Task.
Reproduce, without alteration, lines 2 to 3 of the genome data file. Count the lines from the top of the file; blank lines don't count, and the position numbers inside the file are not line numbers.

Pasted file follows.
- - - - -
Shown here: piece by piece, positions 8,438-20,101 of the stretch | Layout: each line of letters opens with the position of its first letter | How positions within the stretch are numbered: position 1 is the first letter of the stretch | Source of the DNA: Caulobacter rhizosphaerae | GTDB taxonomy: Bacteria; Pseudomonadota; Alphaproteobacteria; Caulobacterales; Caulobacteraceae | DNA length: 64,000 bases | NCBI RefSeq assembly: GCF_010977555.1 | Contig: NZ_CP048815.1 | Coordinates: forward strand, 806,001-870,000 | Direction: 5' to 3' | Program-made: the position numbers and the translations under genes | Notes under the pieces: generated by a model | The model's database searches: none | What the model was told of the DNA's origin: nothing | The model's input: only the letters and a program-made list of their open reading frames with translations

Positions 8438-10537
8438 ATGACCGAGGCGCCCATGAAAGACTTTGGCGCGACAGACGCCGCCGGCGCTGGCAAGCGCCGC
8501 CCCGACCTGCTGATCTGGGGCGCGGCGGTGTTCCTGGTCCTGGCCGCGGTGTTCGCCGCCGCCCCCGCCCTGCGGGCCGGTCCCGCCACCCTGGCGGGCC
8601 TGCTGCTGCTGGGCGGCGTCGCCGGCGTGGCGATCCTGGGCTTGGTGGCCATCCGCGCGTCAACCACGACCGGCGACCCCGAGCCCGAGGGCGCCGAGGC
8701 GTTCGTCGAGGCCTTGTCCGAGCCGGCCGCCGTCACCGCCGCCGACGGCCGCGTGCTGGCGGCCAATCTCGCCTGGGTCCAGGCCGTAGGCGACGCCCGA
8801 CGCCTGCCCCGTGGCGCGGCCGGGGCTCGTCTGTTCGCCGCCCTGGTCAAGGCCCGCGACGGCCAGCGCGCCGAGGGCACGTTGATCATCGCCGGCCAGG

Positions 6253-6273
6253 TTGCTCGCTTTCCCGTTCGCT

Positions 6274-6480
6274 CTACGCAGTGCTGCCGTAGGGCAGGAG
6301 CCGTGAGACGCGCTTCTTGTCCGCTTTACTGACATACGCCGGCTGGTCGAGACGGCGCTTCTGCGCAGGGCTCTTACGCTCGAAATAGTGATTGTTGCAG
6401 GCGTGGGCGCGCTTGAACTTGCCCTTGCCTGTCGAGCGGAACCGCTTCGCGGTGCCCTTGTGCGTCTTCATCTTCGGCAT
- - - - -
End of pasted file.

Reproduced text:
Positions 8438-10537
8438 ATGACCGAGGCGCCCATGAAAGACTTTGGCGCGACAGACGCCGCCGGCGCTGGCAAGCGCCGC